01/11/2008 12:00AM

Lab tests Cushion Track mix

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Ian Pearse, the synthetic-surface expert brought in from Australia by Santa Anita this week to help solve its Cushion Track riddle, on Friday described the progress being made as "encouraging," and hinted that he and scientists at the University of Southern California may be able to come up with a solution to the track's drainage problems and prevent the replacement of the main track.

Santa Anita flew in Pearse from Melbourne, but much of the critical work is being done far closer to the racetrack. About 15 miles from Santa Anita, in downtown Los Angeles, the civil engineering department at USC is testing different mixtures of Cushion Track in an attempt to get it to drain properly.

"They're trying to get water to run through it," said Santa Anita's president, Ron Charles.

Santa Anita's version of Cushion Track did not drain properly earlier this month during heavy rain and caused the cancellation of racing for three days, from Jan. 5-7. Charles is weighing several options on how to get through the meet, and as recently as Wednesday told a group of trainers and owners that Cushion Track was likely to be replaced this coming week by a dirt track. But dry weather in recent days has allowed more time to make a decision.

"At this stage, we're in the lab doing further testing," said Pearse, who is the founder of Pro-Ride, another synthetic-surface manufacturer.

Unlike Cushion Track, Polytrack, and Tapeta, which use wax to bind synthetic materials in their surfaces, Pro-Ride uses a polymer that was developed through a grant from the Australian government. Pearse said he brought some of his binders with him and delivered them to the engineers at USC for use in their Cushion Track experiments.

"The binders are polymer-based," Pearse said. "We used wax many, many years ago, but we noticed issues with it. With the funding from the Australian federal government, we had a program that came up with more advanced binders."

Cushion Track is a mixture of sand, rubber, and natural and synthetic fibers, all coated in wax.

Cushion Track officials have conceded that the mix of sand and wax used in Santa Anita's surface was "a mistake" and is the cause of the surface not draining properly.

Pearse got to Los Angeles on Thursday morning. He said he was contacted by Santa Anita officials a few days before that about coming to California, but had been in touch with Santa Anita for several weeks in trying to figure out why the Cushion Track would not drain.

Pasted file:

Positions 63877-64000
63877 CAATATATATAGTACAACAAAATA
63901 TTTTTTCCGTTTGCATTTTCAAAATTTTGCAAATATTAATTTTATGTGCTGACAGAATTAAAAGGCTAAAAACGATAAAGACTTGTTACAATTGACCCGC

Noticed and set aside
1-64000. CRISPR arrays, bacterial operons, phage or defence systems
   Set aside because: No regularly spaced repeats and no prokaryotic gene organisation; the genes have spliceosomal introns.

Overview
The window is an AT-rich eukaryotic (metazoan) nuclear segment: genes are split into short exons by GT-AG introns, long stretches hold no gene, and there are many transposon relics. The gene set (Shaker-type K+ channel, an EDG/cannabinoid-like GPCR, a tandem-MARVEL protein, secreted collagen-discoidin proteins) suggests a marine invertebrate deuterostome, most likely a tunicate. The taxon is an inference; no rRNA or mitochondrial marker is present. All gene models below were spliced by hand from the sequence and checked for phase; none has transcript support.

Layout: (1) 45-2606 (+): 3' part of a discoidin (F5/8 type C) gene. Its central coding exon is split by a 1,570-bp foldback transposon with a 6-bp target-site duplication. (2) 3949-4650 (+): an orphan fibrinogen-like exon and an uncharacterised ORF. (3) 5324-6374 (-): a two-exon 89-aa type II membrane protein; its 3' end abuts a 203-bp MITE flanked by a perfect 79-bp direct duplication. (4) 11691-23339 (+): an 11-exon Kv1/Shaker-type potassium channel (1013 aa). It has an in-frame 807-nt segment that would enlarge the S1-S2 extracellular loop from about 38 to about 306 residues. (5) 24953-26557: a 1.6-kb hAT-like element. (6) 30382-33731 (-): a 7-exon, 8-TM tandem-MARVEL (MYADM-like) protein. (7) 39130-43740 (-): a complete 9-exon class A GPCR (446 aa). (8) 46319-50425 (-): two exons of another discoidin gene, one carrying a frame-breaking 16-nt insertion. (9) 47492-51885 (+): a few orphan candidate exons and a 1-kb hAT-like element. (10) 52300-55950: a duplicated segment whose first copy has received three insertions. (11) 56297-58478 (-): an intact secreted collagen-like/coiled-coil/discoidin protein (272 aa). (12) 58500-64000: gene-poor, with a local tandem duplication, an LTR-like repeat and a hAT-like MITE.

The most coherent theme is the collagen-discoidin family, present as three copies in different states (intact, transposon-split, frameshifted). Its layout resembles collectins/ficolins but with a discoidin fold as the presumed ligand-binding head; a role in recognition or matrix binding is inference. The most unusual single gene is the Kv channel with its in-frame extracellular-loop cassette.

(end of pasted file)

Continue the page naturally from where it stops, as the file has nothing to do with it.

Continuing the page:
"They sent me some material a little while ago for basic testing," Pearse said.

Pro-Ride was one of four finalists considered by Santa Anita before it installed Cushion Track last summer. Cushion Track had been put in one year earlier at Hollywood Park, and had received largely favorable reviews.

Santa Anita put in a synthetic surface because of a 2006 mandate from the California Horse Racing Board requiring all major Thoroughbred tracks in the state to do so by the end of 2007.

Pro-Ride has been installed at several training centers and at training tracks adjacent to racecourses, but has not been used for racing. That is because Pro-Ride "has intentionally moved forward one step at a time," according to Pro-Ride's Jeff Richardson, who responded to an e-mail seeking comment on the company.

"The technical development of the product has been paramount, and we have consciously chosen not to rush into market with very specific needs until we were 100 percent certain we could surpass expectation," Richardson wrote.

"While Ian has spoken with racing facilities in the past, he has been careful in his promises. Hence, up until this time, we have not installed any surfaces that are used for racing.

"Having said that, our patient approach is now proving sound, as Ian's learnings and his understanding of synthetic surfaces is unsurpassed and we are, of course, very excited at the prospect of assisting Santa Anita in any way possible."